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Blinken, Austin to Visit Kyiv Sunday, Zelenskyy Says

In this image from video provided by the Ukrainian Presidential Press Office, Ukrainian President Volodymyr Zelenskyy speaks from Kyiv, Ukraine, April 22, 2022.
In this image from video provided by the Ukrainian Presidential Press Office, Ukrainian President Volodymyr Zelenskyy speaks from Kyiv, Ukraine, April 22, 2022.

U.S. Secretary of State Antony Blinken and Defense Secretary Lloyd Austin will visit Kyiv on Sunday, Ukraine President Volodymyr Zelenskyy said.

"Tomorrow, the American officials are coming to visit us. I will meet the defense secretary [Lloyd Austin] and Antony Blinken," Zelenskyy told reporters Saturday, in what would be the first official visit by U.S. government officials since Russia invaded Ukraine on February 24.

A State Department spokesperson told VOA in an email on Saturday: "We decline comment." The Pentagon also could not confirm the information to VOA. The White House also declined to comment.

British officials said Saturday that Russian troops haven’t gained significant new ground despite announcing a renewed offensive along the eastern front, while Ukraine has declared a nationwide curfew ahead of Orthodox Easter on Sunday.

Ukraine said Russian forces obstructed attempts to evacuate civilians from the besieged port city of Mariupol.

"The evacuation was thwarted," Mariupol city official Petro Andryushchenko said on Telegram, adding that about 200 people gathered at the government-appointed evacuation meeting point, but that Russian forces "dispersed" them.

Other residents were told to board buses destined for Russian-controlled Dukuchayevsk, which is about 80 kilometers to the north, Andryushchenko said.

Russian forces tried to storm a steel plant in Mariupol, the last pocket of resistance in the besieged port city that is of high strategic value to Moscow, Ukrainian officials said. Gaining full control of Mariupol would deprive the Ukrainians of a vital port, while giving Russia a land corridor with Crimea, which Moscow seized from Ukraine in 201

Russia fired at least six cruise missiles at the Black Sea port city of Odesa on Saturday, killing five people, Ukraine officials said. Russia’s defense ministry said its troops conducted a missile strike on a depot in Odesa that contained weapons sent to Ukrainian troops by the United States and European countries.

Ukraine officials said Saturday that 21,600 Russian troops have died in Ukraine.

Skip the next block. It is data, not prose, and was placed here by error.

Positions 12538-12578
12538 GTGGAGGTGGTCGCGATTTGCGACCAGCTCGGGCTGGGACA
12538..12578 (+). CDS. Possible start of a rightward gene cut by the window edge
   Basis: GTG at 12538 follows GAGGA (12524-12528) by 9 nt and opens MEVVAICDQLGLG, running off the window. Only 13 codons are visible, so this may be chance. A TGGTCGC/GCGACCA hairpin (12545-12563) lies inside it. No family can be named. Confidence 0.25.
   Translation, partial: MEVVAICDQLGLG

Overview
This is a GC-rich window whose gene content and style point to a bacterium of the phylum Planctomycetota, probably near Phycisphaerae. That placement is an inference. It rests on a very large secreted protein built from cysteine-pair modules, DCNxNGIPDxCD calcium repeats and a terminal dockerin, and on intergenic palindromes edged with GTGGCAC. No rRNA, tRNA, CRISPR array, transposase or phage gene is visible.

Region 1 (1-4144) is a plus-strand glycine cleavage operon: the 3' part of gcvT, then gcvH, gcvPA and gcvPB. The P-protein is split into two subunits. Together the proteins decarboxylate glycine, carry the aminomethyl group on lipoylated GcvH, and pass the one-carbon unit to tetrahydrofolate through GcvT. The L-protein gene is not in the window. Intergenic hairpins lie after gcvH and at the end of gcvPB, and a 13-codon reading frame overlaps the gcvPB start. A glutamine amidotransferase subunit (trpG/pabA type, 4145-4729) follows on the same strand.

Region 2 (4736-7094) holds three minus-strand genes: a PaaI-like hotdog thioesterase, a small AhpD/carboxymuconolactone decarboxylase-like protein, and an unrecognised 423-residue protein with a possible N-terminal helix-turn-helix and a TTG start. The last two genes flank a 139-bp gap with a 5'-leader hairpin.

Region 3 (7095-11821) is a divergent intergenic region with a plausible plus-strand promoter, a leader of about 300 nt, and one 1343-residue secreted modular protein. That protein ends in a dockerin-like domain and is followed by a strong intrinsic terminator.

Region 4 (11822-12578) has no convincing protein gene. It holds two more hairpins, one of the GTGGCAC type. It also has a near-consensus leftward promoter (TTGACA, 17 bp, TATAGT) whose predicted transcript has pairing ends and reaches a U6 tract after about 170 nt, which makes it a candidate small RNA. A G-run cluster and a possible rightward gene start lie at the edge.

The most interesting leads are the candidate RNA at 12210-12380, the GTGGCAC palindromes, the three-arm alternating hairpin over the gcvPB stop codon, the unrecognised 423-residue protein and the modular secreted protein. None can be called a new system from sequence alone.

Ukrainian President Zelenskyy renewed his call for a meeting with Russian leader Vladimir Putin to "put an end to the war."

“I think that whoever started this war will be able to end it," Zelenskyy said Saturday at a news conference held at a metro station in the heart of Kyiv, adding that he was "not afraid to meet" with Putin if it would lead to a peace deal between their two countries.

European arms

France and Germany have armed Russia with nearly $300 million worth of military equipment that is “likely being used in Ukraine,” according to an exclusive report, based on European Commission data, in The Telegraph, a British newspaper.

The hardware was sent, the newspaper reports, despite a European Union-wide embargo on arms to Russia that was imposed following the Russian annexation of Crimea in 2014.

Germany has defended the sales, saying the items were ‘dual-use’ equipment and that Russia had said they were needed for civilian, not military use.

The newspaper said the equipment sent to Russia included “bombs, rockets, missiles and guns.” French firms also sent “thermal imaging cameras for more than 1,000 Russian tanks as well as navigation systems for fighter jets and attack helicopters,” The Telegraph reported.

At least 10 EU member states have sent almost $380 million worth of military equipment to Russia, The Telegraph reported, with 78% of that total coming from French and German companies.

Other European countries that sold arms to Russia include Austria, Britain, Bulgaria, the Czech Republic and Italy, according to The Telegraph.

Cristian Terhes, a Romanian member of the European parliament shared with The Telegraph the EU analysis of the probe into what countries have sold military goods to Russia.

Meanwhile, Zelenskyy on Friday seized on remarks by a Russian general as evidence that Moscow would invade other countries if it succeeded in Ukraine. The general had said Russia aimed to capture all of southern and eastern Ukraine and link it to a breakaway province in neighboring Moldova.

"This only confirms what I have already said multiple times: Russia's invasion of Ukraine was intended only as a beginning," Zelenskyy said in his evening address Friday.

He said comments earlier Friday by Rustam Minnekayev, deputy commander of Russia's central military district, show that Russia will not stop with Ukraine.

Russian state news agencies quoted Minnekayev as saying that Moscow wanted to seize Ukraine's entire eastern Donbas region, provide a land corridor to link with the Crimean Peninsula, and capture the country's entire south as far west as a Russian-occupied breakaway region of Moldova. That would mean carrying the offensive hundreds of miles past the current lines and to the border with Moldova.

Moldova summoned Russia's ambassador Friday to express "deep concern" over the general's comments.

U.S. State Department spokesperson Jalina Porter declined to comment on the Russian general's statement but said Washington firmly supported Moldova's sovereignty.

The U.N. announced Friday that Secretary-General Antonio Guterres will travel to the region next week, meeting with Putin in Moscow and Zelenskyy in Ukraine.

Some information for this story came from The Associated Press, Reuters and Agence France-Presse.